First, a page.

Marinov appealed to the Board, which agreed that he received proper notice because it was undis-puted that written notice was provided to his counsel of record. The Board recognized Marinov's claim that former counsel failed to notify him of the hearing date as an ineffective-assistance-of-counsel claim, which can constitute exceptional circumstances for purposes of rescinding an in absentia removal order. But it agreed that Marinov had not satisfied all the Matter of Lozada criteria, namely the requirement that counsel be notified of the allegations and allowed an opportunity to respond before the allegations of ineffective assistance are pre- sented to the Board. It rejected the argument that the ARDC complaint satisfied this requirement, concluding that the bar complaint and notice to counsel were two separate requirements. The Board also noted that Marinov filed his motion to reopen only 3 days after filing his ARDC complaint, which denied former counsel any realistic opportunity to have received the allegations and respond to them. And it concluded based on the ARDC complaint procedures that it wasn't clear the attorney would be notified of the allegations in the complaint. Thus, the Board dismissed the appeal and Marinov sought judicial review.
Marinov first argues that the Board erred in finding that he received adequate notice of his August 3, 2010 hearing. His argument is based on the fact that he did not receive personal service. He concedes his attorney re- ceived notice but argues that counsel failed to reasonably inform him of the hearing. Second, Marinov argues that the Board erred in finding that he failed to satisfy the Lozada requirements for raising ineffective assistance of counsel. This argument is based on Marinov's filing of an ARDC complaint, which he claims includes a provi- sion for notification to the attorney. Third, Marinov argues that former counsel's false statements and repre- sentations to the IJ at the hearing constitute per se inef- fective assistance of counsel and justify reopening the proceedings even if Marinov did not comply with Lozada.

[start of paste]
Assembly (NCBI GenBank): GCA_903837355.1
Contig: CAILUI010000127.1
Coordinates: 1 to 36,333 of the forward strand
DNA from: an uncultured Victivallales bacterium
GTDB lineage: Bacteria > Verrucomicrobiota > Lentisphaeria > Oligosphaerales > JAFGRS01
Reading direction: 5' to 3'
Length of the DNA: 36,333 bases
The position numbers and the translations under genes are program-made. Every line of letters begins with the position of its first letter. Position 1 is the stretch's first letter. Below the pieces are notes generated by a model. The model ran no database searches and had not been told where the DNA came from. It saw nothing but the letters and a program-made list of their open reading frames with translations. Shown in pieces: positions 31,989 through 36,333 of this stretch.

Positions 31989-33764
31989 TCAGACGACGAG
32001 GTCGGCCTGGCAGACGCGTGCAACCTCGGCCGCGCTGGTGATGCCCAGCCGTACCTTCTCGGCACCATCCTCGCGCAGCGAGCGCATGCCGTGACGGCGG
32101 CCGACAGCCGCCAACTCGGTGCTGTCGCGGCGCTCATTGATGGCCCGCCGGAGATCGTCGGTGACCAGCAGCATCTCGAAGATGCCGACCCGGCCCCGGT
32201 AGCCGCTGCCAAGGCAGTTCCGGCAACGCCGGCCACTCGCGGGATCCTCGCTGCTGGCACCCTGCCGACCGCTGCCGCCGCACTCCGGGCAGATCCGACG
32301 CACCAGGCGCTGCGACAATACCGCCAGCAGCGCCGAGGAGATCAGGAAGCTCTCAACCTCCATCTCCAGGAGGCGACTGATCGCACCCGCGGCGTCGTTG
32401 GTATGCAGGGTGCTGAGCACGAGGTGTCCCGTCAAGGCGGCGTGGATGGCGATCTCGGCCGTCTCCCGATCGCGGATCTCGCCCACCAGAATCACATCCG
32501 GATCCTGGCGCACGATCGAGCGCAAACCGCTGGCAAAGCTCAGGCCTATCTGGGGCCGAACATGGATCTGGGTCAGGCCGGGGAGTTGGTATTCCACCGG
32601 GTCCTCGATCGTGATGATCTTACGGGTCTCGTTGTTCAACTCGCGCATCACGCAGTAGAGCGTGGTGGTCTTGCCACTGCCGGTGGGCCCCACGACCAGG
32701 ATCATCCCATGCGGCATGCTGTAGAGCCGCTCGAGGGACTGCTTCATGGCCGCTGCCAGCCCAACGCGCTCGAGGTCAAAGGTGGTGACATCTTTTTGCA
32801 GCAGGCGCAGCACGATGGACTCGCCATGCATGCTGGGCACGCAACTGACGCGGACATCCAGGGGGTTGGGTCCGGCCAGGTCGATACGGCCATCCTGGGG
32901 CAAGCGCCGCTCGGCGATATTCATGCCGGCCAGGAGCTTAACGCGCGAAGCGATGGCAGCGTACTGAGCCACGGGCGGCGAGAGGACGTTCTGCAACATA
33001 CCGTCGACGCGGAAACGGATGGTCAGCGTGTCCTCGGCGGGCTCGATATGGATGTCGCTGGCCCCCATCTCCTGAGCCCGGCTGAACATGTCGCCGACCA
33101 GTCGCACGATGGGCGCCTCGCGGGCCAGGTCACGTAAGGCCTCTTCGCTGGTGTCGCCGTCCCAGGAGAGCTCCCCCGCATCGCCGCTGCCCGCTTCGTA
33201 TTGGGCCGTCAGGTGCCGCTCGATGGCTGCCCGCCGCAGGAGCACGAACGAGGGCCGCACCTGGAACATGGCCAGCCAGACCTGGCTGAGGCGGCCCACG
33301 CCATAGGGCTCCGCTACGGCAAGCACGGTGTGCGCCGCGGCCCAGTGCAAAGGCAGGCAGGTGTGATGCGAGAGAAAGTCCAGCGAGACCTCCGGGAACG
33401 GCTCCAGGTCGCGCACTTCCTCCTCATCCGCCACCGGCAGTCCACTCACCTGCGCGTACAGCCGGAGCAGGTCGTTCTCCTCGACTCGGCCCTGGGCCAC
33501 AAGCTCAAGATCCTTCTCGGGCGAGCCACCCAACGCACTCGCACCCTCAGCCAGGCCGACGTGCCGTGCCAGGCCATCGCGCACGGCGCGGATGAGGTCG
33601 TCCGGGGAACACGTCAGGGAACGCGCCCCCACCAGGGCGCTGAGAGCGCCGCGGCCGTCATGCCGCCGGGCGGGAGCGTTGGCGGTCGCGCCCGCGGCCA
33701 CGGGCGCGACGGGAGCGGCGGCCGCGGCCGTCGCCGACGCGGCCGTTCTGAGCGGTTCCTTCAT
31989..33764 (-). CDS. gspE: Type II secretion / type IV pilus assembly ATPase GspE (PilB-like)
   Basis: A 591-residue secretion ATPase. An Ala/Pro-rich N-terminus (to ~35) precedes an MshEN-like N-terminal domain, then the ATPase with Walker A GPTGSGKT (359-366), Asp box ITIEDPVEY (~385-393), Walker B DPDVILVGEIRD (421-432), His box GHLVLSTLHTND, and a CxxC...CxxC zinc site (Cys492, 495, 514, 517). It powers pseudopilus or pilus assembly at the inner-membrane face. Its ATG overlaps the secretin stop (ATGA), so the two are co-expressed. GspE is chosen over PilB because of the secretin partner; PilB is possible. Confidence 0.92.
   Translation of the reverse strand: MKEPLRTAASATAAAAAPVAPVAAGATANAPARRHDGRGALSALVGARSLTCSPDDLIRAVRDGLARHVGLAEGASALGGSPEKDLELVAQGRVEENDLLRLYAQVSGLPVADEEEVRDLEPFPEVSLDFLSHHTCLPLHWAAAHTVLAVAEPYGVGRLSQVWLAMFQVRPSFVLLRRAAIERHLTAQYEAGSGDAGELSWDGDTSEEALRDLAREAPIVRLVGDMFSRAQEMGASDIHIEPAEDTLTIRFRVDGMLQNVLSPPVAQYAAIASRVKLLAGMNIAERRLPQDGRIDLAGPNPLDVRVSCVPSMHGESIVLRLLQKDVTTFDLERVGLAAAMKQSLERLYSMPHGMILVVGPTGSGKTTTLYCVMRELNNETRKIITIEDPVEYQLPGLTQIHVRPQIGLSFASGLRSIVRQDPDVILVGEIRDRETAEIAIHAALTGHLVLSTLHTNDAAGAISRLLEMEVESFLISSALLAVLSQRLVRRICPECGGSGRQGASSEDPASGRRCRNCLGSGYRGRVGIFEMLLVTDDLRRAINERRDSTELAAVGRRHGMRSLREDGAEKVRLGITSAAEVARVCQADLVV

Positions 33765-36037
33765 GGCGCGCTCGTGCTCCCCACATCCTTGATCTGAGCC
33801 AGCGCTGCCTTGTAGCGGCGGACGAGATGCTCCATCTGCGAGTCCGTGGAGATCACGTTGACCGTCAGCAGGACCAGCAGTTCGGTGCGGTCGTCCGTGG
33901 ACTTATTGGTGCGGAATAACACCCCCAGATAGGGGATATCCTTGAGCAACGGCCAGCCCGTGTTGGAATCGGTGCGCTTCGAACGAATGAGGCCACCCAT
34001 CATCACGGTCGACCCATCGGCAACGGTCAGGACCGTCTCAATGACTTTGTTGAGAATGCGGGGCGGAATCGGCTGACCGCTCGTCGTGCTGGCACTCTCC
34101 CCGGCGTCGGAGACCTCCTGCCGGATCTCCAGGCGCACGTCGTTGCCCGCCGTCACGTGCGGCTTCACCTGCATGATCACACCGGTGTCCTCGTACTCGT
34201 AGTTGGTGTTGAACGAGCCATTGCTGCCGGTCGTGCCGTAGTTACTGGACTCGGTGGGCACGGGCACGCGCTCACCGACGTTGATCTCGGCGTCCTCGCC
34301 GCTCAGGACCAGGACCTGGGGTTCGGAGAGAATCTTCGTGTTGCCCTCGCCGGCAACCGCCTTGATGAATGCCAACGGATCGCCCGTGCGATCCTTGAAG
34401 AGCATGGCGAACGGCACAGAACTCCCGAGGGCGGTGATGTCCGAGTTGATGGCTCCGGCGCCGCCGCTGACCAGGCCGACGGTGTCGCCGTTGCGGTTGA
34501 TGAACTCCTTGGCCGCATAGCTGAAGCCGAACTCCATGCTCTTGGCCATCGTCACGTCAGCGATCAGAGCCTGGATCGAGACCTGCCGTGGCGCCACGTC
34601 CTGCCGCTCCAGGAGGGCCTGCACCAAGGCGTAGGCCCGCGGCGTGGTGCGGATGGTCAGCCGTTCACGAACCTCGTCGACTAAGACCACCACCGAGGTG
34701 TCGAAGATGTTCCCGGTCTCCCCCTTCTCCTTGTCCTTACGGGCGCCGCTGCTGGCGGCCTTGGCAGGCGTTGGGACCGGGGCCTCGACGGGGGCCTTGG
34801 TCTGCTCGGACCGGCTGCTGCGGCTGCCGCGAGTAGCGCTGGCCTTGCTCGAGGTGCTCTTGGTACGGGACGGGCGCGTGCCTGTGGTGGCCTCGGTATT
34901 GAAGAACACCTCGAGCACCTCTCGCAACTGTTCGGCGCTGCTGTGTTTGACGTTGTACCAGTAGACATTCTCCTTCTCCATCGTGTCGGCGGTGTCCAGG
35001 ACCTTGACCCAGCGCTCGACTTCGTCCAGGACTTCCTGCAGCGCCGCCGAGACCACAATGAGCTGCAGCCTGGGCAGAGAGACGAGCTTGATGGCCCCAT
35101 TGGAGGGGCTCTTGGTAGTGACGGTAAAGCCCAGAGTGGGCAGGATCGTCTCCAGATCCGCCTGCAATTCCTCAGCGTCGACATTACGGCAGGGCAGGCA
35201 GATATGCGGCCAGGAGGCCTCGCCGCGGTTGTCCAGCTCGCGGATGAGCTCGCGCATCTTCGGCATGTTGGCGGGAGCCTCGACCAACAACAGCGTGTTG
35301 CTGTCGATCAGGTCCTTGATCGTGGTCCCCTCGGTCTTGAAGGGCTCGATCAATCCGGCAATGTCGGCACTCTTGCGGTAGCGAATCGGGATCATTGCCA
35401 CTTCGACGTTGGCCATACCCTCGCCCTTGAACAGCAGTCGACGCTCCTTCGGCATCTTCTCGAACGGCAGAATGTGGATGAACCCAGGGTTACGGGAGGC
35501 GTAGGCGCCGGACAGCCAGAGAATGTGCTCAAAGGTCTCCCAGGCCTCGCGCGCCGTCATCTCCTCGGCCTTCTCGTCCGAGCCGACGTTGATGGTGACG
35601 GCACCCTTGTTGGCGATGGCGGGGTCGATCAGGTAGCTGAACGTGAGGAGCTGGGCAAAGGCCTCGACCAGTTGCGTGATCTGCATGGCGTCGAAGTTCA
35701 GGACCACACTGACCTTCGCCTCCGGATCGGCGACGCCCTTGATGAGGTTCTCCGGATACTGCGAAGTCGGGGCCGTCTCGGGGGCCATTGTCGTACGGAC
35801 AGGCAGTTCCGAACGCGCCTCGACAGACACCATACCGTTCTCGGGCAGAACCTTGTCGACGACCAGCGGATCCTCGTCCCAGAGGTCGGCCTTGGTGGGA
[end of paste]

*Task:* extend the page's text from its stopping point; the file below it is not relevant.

We have jurisdiction to review the Board's decision upholding the denial of a motion to reopen removal proceedings. Kucana v. Holder, 130 S. Ct. 827, 831 (2010); Lin Xing Jiang v. Holder, 639 F.3d 751, 754 (7th Cir. 2011). We review the decision for an abuse of discretion, up- holding it unless it was made without rational explana- tion, inexplicably departed from established policies, or rested on an impermissible basis. Lin Xing Jiang, 639 F.3d at 754.
"Any alien who, after written notice . . . has been pro-vided to . . . [his] counsel of record, does not attend a proceeding under this section, shall be ordered removed in absentia" if it is established that written notice was provided and the alien is removable. 8 U.S.C. § 1229a(b)(5)(A). Such an order may be rescinded if the alien files a motion to reopen and establishes that he did not receive proper notice or "that the failure to appear was because of exceptional circumstances." Id.
§ 1229a(b)(5)(C). Mailing notice of a removal proceeding date to the alien's attorney of record at the correct address constitutes notice to the alien. 8 U.S.C. § 1229(a)(2)(A); Pervaiz v. Gonzales, 405 F.3d 488, 490 (7th Cir. 2005); 8 C.F.R. § 292.5(a). Marinov does not dispute that notice was sent to his attorney of record at the correct address. Therefore, the Board correctly decided that Marinov received proper notice of the August 3 hearing.
Ineffective assistance of counsel can constitute an exceptional circumstance that excuses an alien's failure to appear and allows reopening of the removal pro- ceedings and rescission of a removal order. In re Grijalva- Barrera, 21 I. & N. Dec. 472, 473-74 (BIA 1996). However, the alien must satisfy the criteria set forth in Matter of Lozada for claiming ineffectiveness of counsel: "(1) submit an affidavit establishing that she had an agreement with counsel to represent her and detailing its terms;
(2) present evidence that she has given notice to her counsel of the ineffectiveness claim and an opportunity to respond to the allegations, and include any response she has received; and (3) if the attorney violated his ethical or legal obligations, show that she has filed a complaint with the governing disciplinary authorities or explain why she has not done so." Lin Xing Jiang, 639 F.3d at 755 (citing Matter of Lozada, 19 I. & N. Dec. at 639). "We have sustained repeatedly the validity of these requirements." Id. (citing cases). Satisfying them "is a necessary condition to obtaining reopening on the basis of ineffective assistance of counsel." Id.